Grabbing the attention of bidders with auction packages you and your team have spent weeks procuring and curating is never easy.
We’ve compiled a few ideas to help make the job easier of preparing your silent auction displays to capture the attention of your donors.
Thank the donor!
The quickest way to ensure auction item donors return year after year is to make them feel special and recognize them for their generosity.
Clearly mark the minimum bid, and if applicable the Buy-It-Now price.
I’ve seen too many auctions leave money on the table where the minimum bid wasn’t established and the bidders made up their own starting bids. Depending on the buzz of the item, plan to start your packages at 30-50% of the value of the item. If you think it can sell outright, place a buy it now price of at least 150% of value.
Be clear and concise with package names.
The most confusing thing to a bidder is not knowing what they’re bidding on. If you have two lamps on a table, lamp 1 and lamp 2 isn’t enough to lure in a potential bidder. Be descriptive but concise. Your guests don’t want to read a novel, but they want to know what they are in for.
Include an image.
Whether you’re putting your logo on each placard, or a photo of the actual package, use this to draw in the bidder to complete the picture.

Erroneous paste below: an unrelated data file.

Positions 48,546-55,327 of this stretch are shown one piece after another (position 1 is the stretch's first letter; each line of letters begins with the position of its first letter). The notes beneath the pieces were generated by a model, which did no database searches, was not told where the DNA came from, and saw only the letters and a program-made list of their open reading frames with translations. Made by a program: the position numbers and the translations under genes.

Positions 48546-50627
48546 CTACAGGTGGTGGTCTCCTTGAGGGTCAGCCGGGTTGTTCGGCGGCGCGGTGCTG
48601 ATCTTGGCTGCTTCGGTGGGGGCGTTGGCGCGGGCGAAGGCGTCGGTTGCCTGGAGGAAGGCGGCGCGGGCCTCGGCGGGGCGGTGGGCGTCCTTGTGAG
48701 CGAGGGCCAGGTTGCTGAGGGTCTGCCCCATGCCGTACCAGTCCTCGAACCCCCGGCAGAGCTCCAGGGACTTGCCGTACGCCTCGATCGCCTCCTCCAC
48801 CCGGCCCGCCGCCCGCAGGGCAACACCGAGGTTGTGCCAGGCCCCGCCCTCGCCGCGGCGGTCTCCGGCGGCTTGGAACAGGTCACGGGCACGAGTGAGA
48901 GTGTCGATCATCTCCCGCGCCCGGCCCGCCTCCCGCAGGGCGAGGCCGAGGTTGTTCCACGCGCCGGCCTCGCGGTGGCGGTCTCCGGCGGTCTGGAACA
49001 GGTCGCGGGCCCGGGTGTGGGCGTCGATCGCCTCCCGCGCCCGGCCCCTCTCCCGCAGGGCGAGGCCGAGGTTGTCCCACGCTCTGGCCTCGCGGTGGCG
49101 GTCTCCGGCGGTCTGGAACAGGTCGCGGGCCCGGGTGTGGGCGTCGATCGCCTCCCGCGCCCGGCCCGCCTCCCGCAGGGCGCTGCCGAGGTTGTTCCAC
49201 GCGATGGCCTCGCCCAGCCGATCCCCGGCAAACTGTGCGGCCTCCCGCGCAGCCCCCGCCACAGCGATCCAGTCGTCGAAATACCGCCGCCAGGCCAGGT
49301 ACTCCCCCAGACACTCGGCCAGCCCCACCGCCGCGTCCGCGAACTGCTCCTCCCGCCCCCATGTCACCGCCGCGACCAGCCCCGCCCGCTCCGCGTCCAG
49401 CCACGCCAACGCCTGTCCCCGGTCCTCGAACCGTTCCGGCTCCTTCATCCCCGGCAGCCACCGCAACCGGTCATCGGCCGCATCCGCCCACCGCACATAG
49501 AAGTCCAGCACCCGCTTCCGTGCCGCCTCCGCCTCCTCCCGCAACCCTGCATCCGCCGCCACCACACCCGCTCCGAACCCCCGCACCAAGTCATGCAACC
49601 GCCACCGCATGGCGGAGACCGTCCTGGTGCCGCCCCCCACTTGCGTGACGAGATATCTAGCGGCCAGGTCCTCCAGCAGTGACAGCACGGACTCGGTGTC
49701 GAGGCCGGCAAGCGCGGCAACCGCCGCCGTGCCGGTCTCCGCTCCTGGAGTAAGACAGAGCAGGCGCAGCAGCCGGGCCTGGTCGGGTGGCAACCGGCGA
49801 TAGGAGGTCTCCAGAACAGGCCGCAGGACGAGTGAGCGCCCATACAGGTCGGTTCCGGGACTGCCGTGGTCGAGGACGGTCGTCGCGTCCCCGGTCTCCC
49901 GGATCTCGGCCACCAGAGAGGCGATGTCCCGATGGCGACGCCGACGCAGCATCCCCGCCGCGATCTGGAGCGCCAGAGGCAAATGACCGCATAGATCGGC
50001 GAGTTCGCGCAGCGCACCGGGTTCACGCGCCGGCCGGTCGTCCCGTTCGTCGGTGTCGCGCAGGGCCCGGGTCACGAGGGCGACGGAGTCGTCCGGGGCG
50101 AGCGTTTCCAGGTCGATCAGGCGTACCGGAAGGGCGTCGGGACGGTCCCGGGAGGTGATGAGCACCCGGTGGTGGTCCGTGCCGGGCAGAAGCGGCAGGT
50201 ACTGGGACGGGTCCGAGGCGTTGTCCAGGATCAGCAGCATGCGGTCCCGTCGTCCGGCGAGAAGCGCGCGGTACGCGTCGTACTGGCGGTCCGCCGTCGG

Coincide with your Brand/Theme.
I’ve seen many successful auctions bring together their theme into the placards and displays. Hosting a night time event? Bling up your table with inexpensive glass stones on the tables to catch the light and the attention of the bidders. Use hay bales to stagger packages off the table and bring your rodeo theme full circle.
Maximize your lighting options.
Bidders won’t bid on the next line if they can’t see where to write their bid number. Make sure your bid sheets are placed under lights and have enough space separating them from the next sheet. Enhance your theme with candles and small light up table decorations.
Oversaturate the display.
Make sure there’s enough room to proudly show off each package. Use props that are included with the package and what the bidder expects to take home when they win.
Use generic images that may confuse bidder.
If you have a travel package or something intangible, be sure to find photos of that exact experience. Bidders may be disappointed when they get their package that it wasn’t exactly as advertised.
Don’t let bidders write in their phone numbers or names repeatedly.
It’s crucial to use a bid number as they are easier to read than a person’s handwriting after they’ve enjoyed one too many drinks at the bar. If guests become fatigued in writing down their phone number, that may limit them on how many future bids they would have normally placed.